Getting married is more than just a decision about who you are going to love and be faithful to for the rest of your life—it’s also a financial merger. Marriage means combining all of your earnings (and all of your debts) and figuring out how to best plan for vacations, children, retirement, and anything else that comes along the way.
Whether you’ve been on your own for awhile and already have your finances figured out as a single person, or you’re just starting out in your career, you’re going to need to understand how to communicate with your partner about money and how to make important financial decisions as a couple. When you’re about to get married, it’s important to have these conversations about money early and often, so that you can handle budgets and investments as a team. But how should you go about making major financial decisions as a couple? How do you decide what your financial goals should be as a couple? Here’s how to navigate those murky waters of personal finance with your partner.
Be Communicative with Each Other
However you decide to divvy up bills, rent, and determine you plan your financial future, the most important thing when it comes to money in a relationship is to be extremely communicative. This doesn’t necessarily mean that you need to let your spouse know when you’re buying an impulse pack of gum at the grocery store, but it does mean that it’s probably a good idea to let them know when you are about to purchase a big-ticket item (like a new television or an expensive watch that you’ve been eyeing). Decide on what dollar amount might be worthy of a discussion, before a purchase is made.
There’s no right way to handle finances as a couple, but when you’re about to make a big financial decision like buying a car or a house, you definitely want to make sure that both partners are comfortable with the purchase, and that they feel like their opinion is being equally considered. The best way to make sure that happens is if you are both communicative about finances with each other.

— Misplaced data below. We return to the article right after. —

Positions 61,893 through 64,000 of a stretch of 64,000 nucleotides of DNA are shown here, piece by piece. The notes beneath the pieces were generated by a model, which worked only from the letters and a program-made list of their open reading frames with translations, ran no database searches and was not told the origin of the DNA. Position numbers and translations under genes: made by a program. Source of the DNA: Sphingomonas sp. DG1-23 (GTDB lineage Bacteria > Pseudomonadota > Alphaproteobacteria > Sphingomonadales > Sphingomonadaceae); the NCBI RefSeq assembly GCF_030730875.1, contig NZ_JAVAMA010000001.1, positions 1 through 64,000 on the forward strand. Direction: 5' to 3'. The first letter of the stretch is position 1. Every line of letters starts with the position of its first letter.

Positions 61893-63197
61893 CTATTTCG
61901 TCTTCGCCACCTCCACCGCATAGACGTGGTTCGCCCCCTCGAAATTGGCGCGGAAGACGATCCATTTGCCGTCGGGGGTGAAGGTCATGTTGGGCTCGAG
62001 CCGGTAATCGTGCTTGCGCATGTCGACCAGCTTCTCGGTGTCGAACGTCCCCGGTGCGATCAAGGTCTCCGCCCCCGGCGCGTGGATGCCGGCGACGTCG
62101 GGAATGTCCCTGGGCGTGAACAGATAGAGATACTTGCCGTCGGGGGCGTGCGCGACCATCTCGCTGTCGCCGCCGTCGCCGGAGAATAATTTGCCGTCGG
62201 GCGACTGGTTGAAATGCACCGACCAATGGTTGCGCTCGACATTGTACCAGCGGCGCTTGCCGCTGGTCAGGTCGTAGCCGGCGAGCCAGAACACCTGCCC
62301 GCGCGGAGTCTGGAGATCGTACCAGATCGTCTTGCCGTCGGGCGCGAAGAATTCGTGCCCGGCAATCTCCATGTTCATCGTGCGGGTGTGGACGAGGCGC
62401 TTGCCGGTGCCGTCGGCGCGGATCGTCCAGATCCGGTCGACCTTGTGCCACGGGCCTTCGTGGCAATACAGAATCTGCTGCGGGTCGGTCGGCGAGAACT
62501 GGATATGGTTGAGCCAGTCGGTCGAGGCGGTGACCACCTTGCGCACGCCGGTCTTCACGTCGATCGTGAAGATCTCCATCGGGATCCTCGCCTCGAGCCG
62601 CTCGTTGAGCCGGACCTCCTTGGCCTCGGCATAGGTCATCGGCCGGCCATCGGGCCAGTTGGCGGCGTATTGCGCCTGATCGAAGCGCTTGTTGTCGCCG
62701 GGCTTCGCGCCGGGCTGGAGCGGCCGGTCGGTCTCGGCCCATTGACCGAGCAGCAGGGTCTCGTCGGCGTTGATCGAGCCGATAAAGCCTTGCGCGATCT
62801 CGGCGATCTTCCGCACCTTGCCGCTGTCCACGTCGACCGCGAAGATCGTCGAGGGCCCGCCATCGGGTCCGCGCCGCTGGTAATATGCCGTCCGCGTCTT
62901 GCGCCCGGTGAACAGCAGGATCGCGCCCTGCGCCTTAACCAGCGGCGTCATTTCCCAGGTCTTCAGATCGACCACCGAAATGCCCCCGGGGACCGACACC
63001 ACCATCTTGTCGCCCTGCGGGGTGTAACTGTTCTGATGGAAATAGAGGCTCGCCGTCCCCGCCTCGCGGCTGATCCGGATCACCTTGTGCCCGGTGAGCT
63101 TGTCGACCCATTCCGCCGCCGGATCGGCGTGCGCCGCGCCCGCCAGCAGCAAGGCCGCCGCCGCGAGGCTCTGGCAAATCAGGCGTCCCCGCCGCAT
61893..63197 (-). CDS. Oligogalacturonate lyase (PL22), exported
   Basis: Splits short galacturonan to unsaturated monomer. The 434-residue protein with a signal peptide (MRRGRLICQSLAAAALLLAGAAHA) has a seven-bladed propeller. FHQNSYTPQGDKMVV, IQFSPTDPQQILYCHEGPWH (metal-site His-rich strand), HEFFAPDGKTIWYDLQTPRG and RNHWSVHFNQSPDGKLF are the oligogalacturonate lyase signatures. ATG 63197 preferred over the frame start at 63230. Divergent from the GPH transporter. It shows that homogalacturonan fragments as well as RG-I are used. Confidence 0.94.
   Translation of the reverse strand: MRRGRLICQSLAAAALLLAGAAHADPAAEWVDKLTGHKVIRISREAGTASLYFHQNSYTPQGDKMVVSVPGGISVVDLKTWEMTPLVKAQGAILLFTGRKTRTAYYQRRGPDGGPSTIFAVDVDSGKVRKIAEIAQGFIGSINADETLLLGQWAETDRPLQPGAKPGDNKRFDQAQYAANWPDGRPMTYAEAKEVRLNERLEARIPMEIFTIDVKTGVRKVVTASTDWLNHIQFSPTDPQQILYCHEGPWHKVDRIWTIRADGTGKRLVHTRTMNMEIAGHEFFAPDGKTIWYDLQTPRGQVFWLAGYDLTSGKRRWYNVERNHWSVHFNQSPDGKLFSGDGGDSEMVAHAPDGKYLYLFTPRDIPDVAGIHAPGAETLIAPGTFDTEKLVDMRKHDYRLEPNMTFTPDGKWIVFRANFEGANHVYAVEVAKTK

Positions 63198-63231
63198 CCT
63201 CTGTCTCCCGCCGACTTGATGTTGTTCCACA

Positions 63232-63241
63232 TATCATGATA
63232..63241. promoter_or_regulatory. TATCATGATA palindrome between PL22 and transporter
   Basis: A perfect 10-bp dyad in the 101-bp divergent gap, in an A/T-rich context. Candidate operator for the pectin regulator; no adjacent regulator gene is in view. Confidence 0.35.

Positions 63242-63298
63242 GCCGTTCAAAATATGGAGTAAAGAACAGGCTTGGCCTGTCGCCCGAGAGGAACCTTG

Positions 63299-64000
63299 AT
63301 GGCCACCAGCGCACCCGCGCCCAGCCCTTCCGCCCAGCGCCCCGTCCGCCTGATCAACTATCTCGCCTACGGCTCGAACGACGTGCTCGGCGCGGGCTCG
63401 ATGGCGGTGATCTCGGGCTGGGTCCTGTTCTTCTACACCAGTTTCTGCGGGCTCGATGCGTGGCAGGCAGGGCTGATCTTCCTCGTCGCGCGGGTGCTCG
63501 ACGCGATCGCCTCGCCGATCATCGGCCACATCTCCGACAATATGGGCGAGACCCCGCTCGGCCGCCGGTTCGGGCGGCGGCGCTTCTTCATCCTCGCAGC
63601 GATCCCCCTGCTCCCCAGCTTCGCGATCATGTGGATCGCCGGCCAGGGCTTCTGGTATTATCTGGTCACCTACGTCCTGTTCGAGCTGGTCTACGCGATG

Before Making a Financial Decision, First Ask Yourselves if You’re Ready to Decide
When you’re on the precipice of making a really big financial decision, such as buying a house, then it’s really important that before you get started on the whole process you ask yourselves if you’re actually ready for it. If you’re a newlywed and didn’t live with your spouse before you got married, you may be unfamiliar with the inner workings of their bank account (although of course it’s always a good idea to have general knowledge on this subject before you get married).
If you’re in the beginning stages of talking about buying a house, assess where you are together. Does your partner have a lot of debt that it would make it impossible to achieve this goal right now? Do the two of you have enough savings for a down payment or is that still another year away? The main idea is to frankly talk about these and more questions so that you can figure out whether or not it’s the right time to make such a big purchase together.
Figure Out a Strategy for Achieving Your Major Financial Goal
If you’re not quite ready to make a major purchase together, figure out how you’re going to get there together. For example, if you want to purchase a car by the end of the year, determine how much money you both need to set back each week or month to have a down payment to purchase.
In addition to working together on saving toward a financial goal, research how to go about actually making the purchase. Researching about a complicated financial purchase can not only help you both reach a better understanding, but it’ll also give you more insight on your spouse’s financial literacy and what you can learn from them (or what they can learn from you!).
Don’t Bully Your Partner Into a Financial Decision
Whatever purchase you’re making, it’s crucial to not bully your partner into a financial decision that they’re not comfortable with. Although you might feel like buying a boat for the summer months out on the lake would be a good investment, your partner might secretly think that it’ll sit in the driveway for months on end without much use. You should never bully your partner into any investments, or other major financial decisions, because that can quickly grow into distrust or resentment.
It’s certainly not fun for your ideas to get shut down, and it might be difficult to reconcile with the fact that your financial decisions are no longer just yours to make anymore, but the fact is that you’re a financial team now. You want to always make sure that both parties are always satisfied and comfortable with every decision that is being made as a couple.